Scientists claim dark matter that makes up most of universe 'may not exist'
Mysterious: Dark matter and energy may not exist, according to a report
Scientists have claimed dark matter and energy – the mysterious substances thought to make up 96 per cent of the universe – may not exist, a report yesterday claimed.
The two mysterious materials are believed to power the expansion of the cosmos.
However, if the evidence proves correct, it means the theory used to calculate the structure of the universe may be wrong.
Planets, stars, asteroids and gas account for just four per cent of the cosmos, according to the Standard Model of Cosmology, which analyses the big bang theory.
However, the study carried out by Durham University physicists raises the possibility that this is flawed, and there may be no ‘dark side’ of the universe, which could mean the cosmos is not expanding as rapidly as believed.
Dr Robert Massey, of the Royal Astronomical Society, which published the findings, said: ‘This would challenge greatly our assumptions about the long-term future of the universe, because the assumption at the moment is that the universe is expanding and if it isn’t that would be a huge shock.’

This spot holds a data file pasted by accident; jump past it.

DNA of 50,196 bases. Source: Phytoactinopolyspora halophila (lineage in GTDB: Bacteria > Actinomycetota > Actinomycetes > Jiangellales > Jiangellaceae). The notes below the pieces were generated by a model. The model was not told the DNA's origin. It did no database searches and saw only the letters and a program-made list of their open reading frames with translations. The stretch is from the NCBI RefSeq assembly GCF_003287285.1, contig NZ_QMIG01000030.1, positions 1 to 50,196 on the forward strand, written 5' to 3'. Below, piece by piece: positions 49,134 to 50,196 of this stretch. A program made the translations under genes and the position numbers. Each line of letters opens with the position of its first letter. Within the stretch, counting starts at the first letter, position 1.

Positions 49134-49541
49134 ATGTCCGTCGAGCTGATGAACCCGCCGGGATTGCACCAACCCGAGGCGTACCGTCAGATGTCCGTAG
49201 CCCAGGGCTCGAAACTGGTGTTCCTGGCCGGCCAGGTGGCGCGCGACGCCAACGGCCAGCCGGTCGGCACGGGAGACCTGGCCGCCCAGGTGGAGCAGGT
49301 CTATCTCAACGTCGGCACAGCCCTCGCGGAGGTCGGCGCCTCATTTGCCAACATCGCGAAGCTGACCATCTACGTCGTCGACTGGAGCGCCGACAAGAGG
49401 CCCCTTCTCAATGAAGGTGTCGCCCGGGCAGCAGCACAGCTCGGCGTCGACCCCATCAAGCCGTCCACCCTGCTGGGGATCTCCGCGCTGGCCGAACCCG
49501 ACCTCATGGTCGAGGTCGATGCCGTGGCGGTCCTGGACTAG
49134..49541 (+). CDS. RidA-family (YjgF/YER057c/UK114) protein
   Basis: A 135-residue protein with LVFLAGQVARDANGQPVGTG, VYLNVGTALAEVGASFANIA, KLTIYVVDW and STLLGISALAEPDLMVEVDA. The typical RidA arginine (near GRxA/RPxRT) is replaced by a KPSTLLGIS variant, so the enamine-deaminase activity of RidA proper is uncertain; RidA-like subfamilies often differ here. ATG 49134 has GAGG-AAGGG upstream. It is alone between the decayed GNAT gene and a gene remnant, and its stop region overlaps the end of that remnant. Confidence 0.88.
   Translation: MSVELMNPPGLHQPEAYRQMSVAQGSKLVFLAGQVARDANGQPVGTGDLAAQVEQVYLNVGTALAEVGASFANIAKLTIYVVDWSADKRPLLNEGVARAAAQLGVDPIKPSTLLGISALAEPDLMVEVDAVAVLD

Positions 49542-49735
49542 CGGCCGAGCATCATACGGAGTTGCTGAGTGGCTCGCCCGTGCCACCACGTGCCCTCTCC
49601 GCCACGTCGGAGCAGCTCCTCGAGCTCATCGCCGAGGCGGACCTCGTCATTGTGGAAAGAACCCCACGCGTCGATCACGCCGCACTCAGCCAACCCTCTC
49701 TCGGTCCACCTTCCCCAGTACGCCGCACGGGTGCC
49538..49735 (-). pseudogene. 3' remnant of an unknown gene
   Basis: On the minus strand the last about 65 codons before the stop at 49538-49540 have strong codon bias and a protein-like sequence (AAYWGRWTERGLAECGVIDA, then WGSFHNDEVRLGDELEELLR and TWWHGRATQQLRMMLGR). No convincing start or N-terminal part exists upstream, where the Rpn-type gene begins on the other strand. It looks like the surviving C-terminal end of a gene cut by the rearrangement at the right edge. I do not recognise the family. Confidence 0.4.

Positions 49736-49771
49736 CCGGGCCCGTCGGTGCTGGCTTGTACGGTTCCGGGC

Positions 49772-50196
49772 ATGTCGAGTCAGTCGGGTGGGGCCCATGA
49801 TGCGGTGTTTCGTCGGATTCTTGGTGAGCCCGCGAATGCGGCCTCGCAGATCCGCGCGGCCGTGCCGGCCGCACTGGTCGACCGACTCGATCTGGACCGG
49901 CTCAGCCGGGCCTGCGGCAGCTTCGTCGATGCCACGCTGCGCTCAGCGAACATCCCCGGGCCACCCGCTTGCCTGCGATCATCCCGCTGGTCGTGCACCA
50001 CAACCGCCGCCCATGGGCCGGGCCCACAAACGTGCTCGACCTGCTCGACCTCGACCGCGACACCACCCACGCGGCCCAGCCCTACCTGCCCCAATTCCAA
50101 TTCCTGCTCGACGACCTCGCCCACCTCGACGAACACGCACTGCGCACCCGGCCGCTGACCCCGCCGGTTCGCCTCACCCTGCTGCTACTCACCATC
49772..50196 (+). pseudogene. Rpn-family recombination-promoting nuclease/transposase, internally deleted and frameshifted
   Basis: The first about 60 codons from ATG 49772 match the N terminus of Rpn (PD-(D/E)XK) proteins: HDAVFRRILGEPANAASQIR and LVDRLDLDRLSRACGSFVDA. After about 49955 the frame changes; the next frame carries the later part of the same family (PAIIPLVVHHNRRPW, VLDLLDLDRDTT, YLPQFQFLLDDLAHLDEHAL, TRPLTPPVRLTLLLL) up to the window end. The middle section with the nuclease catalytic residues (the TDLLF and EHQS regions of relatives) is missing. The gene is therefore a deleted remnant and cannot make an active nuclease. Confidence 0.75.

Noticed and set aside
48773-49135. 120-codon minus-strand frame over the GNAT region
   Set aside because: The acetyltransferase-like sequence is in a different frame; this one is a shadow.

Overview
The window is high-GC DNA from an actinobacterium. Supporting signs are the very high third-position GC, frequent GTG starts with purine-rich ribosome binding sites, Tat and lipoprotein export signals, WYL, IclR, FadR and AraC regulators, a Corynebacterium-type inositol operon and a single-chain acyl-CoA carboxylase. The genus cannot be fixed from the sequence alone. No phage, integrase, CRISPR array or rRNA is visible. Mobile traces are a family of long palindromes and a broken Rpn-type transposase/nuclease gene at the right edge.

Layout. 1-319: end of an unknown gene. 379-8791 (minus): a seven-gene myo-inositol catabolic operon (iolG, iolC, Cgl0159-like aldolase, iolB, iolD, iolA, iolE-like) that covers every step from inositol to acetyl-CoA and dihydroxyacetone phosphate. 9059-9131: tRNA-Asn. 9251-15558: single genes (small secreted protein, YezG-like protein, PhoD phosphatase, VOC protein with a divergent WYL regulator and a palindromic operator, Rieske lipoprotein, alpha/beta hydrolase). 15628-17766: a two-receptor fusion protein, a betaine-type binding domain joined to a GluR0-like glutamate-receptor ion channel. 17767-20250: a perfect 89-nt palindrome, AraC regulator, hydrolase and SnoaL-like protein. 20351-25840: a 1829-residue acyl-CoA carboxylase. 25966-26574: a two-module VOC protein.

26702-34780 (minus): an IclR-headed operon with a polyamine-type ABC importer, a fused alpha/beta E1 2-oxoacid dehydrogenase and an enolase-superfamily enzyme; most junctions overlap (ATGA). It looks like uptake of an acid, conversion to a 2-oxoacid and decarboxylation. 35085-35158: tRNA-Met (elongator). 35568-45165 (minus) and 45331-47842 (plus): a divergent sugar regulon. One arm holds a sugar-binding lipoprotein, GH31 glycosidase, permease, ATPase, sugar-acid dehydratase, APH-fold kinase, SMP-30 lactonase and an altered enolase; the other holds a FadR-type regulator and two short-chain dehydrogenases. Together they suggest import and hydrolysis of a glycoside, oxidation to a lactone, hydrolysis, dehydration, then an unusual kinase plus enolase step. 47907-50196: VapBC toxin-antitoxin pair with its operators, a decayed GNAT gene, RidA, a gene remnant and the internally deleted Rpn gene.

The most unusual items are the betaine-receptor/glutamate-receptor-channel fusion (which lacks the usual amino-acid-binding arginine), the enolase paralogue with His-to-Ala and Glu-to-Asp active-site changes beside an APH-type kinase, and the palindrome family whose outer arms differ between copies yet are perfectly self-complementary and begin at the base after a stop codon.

Theorists believe that dark matter affects the movement of galaxies by interfering with gravity, however, dark energy is considered to be of more significance.
The invisible matter is thought to be behind the reason why the universe is expanding, pushing everything apart at high-speed.
Professor Tom Shanks, who produced the report with graduate student Utane Sawangwit, said: ‘If our results prove correct then it will become less likely that dark energy and exotic dark matter particles dominate the universe.
‘So the evidence that the universe has a dark side will weaken.’
Their study is based on new data from a Nasa satellite put into orbit in 2001 to monitor big bang heat radiation.